Data cannot be manually entered in columns E through N. Column E provides a total unit cost for each work item 76 which estimating program 10 copies from total unit cost column O on a subsequent section of worksheet 12. Column F is a sum of each of the values in columns G through N for each work item 76. Columns G through N provide a total cost for each of an exemplary quantity of eight field-specific items 82 which include a labor costs 84, an equipment costs 86, a trucking costs 88, a sand costs 90, an aggregate costs 92, a pipe costs 94, a material costs 96, and a subcontracts costs 98 for each work item 76. An asterisk associated with a title such as ‘sand’ indicates an item which is taxable and alerts the user that tax data also applies to values identified.
Each of the items of field-specific items 82 are preselected and stored in estimating program 10 and are specifically applicable to preparation of excavation and/or utility contractor estimates for a construction project. By selecting a predetermined macro-key, all the data in rows 17-19 and columns E-N automatically appear. A subtotal job cost 100 is calculated based on the total cost 80 for each of the work items 76. A mark-up value 102 is added to the subtotal job cost 100 based on a percentage 104 identified by the user. The sum of the subtotal job cost 100 plus the mark-up value 102 is provided as a job total estimated price 106. Total costs section 54 also provides the user with the capability of identifying special information using a special information window 108 identifying total cubic yards of excavation, total cubic yards of sand and total tons of aggregate, and a total sales tax window 110. A vertical scroll bar 112 allows the user to scroll up or down between multiple work items if the number of work items exceeds the 31 rows of work items shown.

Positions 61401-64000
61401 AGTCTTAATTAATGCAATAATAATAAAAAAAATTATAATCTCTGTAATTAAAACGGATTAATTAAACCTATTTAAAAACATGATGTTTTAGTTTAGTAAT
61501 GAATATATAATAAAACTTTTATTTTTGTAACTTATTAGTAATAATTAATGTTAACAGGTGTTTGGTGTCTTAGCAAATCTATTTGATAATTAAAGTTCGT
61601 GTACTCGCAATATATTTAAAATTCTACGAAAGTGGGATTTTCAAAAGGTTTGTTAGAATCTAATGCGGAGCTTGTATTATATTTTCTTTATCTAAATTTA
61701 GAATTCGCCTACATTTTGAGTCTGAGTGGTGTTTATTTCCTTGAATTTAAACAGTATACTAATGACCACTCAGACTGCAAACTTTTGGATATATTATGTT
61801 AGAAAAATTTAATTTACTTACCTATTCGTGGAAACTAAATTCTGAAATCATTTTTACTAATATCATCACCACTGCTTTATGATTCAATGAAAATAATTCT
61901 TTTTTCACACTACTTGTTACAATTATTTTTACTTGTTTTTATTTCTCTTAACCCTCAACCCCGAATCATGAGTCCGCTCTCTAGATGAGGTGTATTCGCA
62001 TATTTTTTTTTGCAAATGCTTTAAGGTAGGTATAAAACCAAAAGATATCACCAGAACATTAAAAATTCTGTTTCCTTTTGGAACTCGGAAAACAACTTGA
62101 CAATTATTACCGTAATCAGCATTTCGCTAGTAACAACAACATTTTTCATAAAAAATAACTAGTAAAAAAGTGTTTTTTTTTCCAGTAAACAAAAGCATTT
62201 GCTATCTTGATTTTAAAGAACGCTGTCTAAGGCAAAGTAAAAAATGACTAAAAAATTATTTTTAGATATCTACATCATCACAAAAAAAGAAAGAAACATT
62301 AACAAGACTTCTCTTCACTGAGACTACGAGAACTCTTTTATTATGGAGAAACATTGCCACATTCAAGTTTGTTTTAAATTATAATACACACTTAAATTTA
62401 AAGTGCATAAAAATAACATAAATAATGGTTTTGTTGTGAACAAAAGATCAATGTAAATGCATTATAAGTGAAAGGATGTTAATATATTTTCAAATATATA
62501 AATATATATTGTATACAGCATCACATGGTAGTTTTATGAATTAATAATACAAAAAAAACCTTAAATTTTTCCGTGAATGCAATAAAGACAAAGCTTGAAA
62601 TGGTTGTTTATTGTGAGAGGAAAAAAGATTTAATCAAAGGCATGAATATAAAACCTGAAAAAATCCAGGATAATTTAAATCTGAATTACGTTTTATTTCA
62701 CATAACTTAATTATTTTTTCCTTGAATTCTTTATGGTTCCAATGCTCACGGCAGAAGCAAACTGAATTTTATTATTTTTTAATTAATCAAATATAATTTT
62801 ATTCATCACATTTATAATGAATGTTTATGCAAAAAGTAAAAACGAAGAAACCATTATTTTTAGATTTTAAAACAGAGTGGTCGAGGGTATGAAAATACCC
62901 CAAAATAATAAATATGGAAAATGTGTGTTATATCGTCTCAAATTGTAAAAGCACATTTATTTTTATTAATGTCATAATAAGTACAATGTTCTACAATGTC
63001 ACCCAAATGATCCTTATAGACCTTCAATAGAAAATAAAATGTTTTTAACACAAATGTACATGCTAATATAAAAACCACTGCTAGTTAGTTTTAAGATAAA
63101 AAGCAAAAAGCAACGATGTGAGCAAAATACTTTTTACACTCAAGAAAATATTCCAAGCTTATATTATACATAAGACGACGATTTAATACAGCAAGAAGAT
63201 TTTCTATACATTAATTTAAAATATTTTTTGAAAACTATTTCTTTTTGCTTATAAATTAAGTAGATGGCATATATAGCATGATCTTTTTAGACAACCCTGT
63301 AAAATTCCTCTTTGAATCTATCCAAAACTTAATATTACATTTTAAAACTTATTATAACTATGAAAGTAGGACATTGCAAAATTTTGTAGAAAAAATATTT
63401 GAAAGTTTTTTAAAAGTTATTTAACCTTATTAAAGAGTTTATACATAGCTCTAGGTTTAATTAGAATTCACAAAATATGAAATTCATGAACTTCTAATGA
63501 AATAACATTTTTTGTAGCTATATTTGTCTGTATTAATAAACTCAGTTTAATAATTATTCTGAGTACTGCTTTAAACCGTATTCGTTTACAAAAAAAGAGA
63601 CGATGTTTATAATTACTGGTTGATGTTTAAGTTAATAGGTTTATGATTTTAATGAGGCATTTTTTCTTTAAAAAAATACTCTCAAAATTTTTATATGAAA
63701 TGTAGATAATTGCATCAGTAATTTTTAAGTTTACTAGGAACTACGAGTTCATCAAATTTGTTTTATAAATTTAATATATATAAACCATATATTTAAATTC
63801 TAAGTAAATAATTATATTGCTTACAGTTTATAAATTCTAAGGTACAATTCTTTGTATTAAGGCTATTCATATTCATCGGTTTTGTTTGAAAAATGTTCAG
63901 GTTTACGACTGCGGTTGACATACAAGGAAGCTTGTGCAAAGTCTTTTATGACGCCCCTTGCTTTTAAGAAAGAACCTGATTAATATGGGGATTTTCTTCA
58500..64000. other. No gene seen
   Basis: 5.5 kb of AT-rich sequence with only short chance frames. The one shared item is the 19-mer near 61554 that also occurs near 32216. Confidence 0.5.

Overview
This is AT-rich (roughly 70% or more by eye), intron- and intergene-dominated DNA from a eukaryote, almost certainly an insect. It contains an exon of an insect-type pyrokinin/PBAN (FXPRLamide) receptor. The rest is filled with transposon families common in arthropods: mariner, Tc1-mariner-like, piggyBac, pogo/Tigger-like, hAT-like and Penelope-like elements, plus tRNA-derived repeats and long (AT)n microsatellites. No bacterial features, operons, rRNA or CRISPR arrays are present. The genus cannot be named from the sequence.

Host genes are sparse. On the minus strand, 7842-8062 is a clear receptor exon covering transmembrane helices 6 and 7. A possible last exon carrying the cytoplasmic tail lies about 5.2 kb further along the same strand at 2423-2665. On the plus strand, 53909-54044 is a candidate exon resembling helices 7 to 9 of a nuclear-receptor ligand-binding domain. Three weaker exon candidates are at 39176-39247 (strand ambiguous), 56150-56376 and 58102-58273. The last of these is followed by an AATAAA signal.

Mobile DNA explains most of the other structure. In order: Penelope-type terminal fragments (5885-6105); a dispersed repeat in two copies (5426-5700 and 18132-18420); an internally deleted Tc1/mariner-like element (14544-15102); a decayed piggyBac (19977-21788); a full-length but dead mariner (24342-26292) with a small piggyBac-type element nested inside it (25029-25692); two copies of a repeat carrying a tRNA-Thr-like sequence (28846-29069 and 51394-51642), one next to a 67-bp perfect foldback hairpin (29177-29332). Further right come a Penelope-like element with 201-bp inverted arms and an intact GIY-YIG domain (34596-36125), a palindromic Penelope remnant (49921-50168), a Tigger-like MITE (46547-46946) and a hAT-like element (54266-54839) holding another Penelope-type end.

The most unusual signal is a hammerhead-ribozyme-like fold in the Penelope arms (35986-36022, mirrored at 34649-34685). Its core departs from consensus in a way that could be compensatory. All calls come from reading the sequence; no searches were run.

Referring next to FIG. 3, a unit costs section 114 includes a unit costs summary section 116 which appears by scrolling selector bar 58 as viewed in FIG. 3. Unit costs section 114 includes column designators 68 ranging from A through D in common with total costs section 54. By scrolling selector bar 58 further to the right from total costs section 54, the user is able to view unit costs section 114 of worksheet 12 which includes, in addition to columns A through D, column designators 68 ranging from the letter O through W. For consistency, unit costs section 114 identifies job title bar 70, work item column 72, quantity column 74 and each of the plurality of work items 76. In addition, unit costs section 114 identifies the individual or unit cost for each of the field-specific items 82 identified in FIG. 2. Unit costs section 114 is used to identify the current information available in estimating program 10 for the individual unit costs of each of the work items 76. Column O is a sum of each of the values in columns P through W for each work item 76. Columns P through W provide a unit cost of the work item for each of: labor, equipment, trucking, sand, aggregate, pipe, material, and subcontractor unit cost, respectively.
Referring now to FIG. 4, a labor/equipment section 118 includes the same left-hand side information as provided in total costs section 54, including columns A through D of column designators 68, and each of the plurality of work items 76. New information provided by labor/equipment section 118 is viewed by scrolling selector bar 58 as viewed in FIG. 4 until labor/equipment section 118 having for column designators 68 the letters X through AO appears. Data of labor/equipment section 118 includes a production-per-day column 120 in column X, a laborers-used-per-day section 122 broken down into labor types in columns Y through AB, an equipment-quantity-per-day section 124 broken down into equipment types in columns AC through AJ, a truck quantity per day section 126 broken down into truck types in columns AK through AL, and a daily-total-costs section 128 broken down into labor, equipment and trucking total costs in columns AM through AO.